Crape murder

You don’t have to watch Netflix to observe this heinous crime. On trees.

Crape murder is quite a dramatic statement, isn’t it? It does capture the attention of gardeners and homeowners across the South. And it’s time again. Late January and early February signal aspiring Paul Bunyan’s across the South to gather their weapons.

Before you go chopping away on your crape myrtle trees…

I can’t mention Paul Bunyan and walk away…this link explores whether he was a real man. Whether Paul Bunyan was real or not, he did have a way with chopping down trees, and that’s what we are all here for today. The pruning of our treasured Crape Myrtle trees across the South. 

Crape murder is the practice of pruning your crape myrtle back on the main trunks, often to the same location each year, and often to a height of 4 to 5 feet. The misconception is the tree will produce more new growth the following spring and summer. Many believe this result in more bloom, but it really just means more shoots. Weak shoots that will be weak and will place stress on the tree.

Why do crape myrtle trees need so much pruning?

Many times, crape myrtle trees need severe pruning because they are planted in improper locations. Reminding us of the importance of a good landscaping plan! But if your trees are in need of pruning, don’t commit crape murder, but follow these guidelines:

  • Don’t prune far down onto the main trunks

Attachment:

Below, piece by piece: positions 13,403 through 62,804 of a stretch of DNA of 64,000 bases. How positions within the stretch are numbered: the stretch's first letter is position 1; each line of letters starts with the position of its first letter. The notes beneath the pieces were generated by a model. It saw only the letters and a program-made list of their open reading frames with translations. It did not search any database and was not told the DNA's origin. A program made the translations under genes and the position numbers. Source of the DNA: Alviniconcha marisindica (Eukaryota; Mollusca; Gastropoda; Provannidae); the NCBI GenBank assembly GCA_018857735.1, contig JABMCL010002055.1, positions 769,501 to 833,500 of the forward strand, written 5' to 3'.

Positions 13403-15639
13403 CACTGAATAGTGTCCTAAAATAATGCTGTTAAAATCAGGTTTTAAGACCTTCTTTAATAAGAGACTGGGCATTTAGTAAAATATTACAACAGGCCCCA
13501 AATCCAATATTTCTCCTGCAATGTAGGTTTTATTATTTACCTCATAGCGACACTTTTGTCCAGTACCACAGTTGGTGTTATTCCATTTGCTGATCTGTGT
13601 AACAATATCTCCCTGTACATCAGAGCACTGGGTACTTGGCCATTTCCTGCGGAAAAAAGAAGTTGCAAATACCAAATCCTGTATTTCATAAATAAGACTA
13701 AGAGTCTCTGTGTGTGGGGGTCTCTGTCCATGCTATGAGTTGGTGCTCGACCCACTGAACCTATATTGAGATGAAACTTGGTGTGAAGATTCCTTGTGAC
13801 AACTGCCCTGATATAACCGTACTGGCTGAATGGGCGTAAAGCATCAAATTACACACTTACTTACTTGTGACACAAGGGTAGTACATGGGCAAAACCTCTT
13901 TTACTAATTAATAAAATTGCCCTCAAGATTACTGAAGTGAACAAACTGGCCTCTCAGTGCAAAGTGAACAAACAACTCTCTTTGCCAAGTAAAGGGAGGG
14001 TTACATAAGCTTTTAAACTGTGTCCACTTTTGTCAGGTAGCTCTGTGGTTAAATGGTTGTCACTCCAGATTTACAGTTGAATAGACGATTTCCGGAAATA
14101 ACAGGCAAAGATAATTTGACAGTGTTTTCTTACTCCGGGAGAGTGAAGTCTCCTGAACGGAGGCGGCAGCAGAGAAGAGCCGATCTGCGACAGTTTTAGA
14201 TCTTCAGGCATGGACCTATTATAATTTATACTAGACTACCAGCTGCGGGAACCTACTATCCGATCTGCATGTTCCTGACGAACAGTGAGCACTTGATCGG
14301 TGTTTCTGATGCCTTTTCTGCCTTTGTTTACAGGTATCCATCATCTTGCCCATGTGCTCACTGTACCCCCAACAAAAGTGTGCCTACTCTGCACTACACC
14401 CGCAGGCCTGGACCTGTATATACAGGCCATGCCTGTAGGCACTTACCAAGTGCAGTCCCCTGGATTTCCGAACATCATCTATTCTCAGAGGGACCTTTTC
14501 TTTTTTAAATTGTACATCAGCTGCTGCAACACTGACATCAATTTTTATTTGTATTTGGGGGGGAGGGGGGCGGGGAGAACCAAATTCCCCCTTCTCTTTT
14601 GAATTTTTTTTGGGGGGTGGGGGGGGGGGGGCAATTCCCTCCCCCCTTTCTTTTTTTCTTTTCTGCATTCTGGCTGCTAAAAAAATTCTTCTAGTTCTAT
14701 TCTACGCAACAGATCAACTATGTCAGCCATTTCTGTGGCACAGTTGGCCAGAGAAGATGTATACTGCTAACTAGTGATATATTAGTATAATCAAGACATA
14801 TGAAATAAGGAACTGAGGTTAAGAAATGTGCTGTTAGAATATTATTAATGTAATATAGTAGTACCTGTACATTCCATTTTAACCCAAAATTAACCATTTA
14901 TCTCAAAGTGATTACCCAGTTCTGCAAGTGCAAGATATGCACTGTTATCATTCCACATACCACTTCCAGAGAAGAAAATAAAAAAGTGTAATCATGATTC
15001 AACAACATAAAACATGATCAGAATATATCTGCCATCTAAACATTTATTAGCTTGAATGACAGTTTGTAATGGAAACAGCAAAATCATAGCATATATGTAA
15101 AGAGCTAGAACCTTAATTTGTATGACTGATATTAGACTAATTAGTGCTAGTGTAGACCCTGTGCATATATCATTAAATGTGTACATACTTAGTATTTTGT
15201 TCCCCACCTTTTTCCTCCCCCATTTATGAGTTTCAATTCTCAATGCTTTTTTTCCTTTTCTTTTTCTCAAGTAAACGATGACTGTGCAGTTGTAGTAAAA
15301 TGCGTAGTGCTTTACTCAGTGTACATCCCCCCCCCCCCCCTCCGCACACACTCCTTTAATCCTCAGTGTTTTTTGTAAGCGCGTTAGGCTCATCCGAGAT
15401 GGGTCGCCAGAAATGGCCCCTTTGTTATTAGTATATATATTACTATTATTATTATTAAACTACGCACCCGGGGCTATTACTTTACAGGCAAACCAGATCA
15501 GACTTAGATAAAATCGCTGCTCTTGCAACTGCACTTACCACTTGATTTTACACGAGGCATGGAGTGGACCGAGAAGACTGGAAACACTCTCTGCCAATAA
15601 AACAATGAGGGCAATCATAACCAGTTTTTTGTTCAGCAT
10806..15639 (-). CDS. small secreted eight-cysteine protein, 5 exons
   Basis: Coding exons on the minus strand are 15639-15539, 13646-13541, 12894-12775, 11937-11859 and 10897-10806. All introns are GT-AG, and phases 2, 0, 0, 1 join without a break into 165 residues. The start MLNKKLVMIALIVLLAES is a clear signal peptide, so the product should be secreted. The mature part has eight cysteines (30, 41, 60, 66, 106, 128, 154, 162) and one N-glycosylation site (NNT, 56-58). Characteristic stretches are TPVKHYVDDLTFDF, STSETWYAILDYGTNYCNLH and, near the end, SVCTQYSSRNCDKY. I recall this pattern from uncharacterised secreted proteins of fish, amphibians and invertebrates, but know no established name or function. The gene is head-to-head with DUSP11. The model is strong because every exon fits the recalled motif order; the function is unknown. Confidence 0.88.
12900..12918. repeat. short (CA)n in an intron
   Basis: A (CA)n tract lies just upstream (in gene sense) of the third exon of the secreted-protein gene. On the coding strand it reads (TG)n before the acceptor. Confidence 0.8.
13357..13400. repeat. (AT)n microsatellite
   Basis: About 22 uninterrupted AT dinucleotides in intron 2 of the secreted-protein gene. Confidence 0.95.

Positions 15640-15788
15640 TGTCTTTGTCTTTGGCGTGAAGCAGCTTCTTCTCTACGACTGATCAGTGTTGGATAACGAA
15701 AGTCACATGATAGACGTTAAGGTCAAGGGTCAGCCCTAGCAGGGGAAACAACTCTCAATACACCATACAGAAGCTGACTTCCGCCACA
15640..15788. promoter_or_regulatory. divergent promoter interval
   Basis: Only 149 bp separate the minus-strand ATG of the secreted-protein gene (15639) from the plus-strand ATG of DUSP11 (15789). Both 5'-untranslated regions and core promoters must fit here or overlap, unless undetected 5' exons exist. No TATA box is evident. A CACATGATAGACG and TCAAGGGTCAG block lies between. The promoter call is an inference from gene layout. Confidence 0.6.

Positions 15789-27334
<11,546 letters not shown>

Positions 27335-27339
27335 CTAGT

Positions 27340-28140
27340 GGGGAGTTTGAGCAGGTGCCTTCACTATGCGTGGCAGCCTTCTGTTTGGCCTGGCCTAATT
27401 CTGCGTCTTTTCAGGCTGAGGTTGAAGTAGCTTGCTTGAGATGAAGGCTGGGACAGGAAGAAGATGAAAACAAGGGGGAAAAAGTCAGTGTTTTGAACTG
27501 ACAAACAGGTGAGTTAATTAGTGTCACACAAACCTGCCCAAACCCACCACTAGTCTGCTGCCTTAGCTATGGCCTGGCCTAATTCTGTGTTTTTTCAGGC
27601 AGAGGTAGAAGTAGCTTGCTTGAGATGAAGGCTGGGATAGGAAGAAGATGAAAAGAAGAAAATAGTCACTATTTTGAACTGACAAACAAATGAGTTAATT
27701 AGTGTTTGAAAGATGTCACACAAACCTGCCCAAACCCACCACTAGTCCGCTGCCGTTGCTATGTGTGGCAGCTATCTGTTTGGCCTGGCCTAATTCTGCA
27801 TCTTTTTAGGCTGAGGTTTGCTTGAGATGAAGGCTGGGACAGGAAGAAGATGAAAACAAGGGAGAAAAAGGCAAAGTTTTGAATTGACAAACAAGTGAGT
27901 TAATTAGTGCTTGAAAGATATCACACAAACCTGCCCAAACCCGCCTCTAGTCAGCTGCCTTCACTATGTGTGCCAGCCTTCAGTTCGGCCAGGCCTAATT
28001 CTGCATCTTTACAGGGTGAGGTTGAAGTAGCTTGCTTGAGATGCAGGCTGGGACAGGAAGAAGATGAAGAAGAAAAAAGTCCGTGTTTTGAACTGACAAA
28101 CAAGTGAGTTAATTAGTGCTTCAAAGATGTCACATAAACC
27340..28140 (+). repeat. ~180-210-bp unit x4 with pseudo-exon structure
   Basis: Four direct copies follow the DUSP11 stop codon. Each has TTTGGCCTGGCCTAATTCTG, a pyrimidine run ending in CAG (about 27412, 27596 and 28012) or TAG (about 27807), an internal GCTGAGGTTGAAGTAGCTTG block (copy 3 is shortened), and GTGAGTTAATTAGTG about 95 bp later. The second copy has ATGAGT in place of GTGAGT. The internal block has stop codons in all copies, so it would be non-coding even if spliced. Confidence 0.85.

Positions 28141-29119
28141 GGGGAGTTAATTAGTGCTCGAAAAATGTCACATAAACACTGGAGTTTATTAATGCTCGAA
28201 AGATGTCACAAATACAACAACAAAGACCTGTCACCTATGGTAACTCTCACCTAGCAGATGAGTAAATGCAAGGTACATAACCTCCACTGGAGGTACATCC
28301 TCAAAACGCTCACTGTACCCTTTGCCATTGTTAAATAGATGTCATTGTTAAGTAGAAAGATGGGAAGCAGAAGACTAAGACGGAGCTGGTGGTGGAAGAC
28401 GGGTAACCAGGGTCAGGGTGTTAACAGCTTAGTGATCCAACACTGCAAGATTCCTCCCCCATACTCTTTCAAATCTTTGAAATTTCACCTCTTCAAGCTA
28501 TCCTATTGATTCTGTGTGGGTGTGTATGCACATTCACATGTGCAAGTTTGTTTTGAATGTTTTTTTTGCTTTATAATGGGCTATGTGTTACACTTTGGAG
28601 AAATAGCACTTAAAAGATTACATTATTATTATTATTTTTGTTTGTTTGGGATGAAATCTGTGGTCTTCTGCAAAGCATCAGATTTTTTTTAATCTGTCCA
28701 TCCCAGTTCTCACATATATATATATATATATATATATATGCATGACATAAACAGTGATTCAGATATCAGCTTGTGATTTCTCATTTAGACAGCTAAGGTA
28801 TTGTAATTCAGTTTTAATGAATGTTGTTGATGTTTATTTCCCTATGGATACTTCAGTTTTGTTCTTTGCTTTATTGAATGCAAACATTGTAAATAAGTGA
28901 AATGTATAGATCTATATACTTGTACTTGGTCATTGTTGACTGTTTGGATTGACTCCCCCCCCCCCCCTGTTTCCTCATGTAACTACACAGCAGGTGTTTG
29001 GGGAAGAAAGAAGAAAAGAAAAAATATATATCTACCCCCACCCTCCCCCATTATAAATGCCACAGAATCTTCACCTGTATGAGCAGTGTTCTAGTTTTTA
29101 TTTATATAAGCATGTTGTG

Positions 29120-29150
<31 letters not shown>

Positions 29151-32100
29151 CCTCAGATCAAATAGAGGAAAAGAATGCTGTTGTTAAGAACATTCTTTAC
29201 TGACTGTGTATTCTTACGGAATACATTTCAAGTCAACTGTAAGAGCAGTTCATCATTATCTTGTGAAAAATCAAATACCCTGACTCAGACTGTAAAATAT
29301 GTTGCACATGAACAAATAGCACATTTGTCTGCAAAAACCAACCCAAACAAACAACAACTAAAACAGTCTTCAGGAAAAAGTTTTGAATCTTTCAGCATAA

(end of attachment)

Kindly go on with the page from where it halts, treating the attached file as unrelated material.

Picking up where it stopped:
• Don’t cut out large sections
  • Remove branches that cross one another
  •  Remove seed pods from last year
  • Allow your crape myrtle to look like a tree
  •  Your crape myrtle should look like an umbrella from a distance
  • If your Crape Myrtle is too tall, you can prune it back down to a more appropriate height, but not every year!

While Lawn and Pest Solutions does not offer a pruning service, we want to help you maintain a beautiful lawn. We have licensed technicians ready to assist you with all of your lawn and pest control needs. We serve Mississippi and Tennessee and are always available to take your calls, texts or messages. You can contact us here for a quote. If the mention of Paul Bunyan has you sentimental, check out these statue locations

What is Crape Myrtle Bark Scale?

Sorry, but I had to do it, I had to Google “what is Crape Myrtle Bark Xcale”. It’s a long , um…word? Musical term? Disease? Bug? Pest? Flower? Part of a tree? From it’s name (pre-Google of course) it sounds like it could be any of those things. Post Googling, wow. It took a few minutes of looking at images to understand what I was seeing before digging deeper. 

Come on 2020, enough of this.

Crape Myrtle Bark Scale is a type of insect/pest that attaches itself to the trunk of a Crape Myrtle tree. The Bark Scale starts to suck the sap (and life) from your tree. As it lives there, it puts a thick, moldy layer on the tree trunk.  If you have aphids on your trees, this black moldy covering starts pouring black soot down upon everything underneath. Sidewalks, driveways, shrubs and flowers underneath the tree, garbage cans, pools, toys, whatever is under the infected tree will get a black, moldy, sooty stain. Not only that, the mold prevents sunlight from reaching the tree. Sunlight being blocked from a tree is not a good thing, we can agree.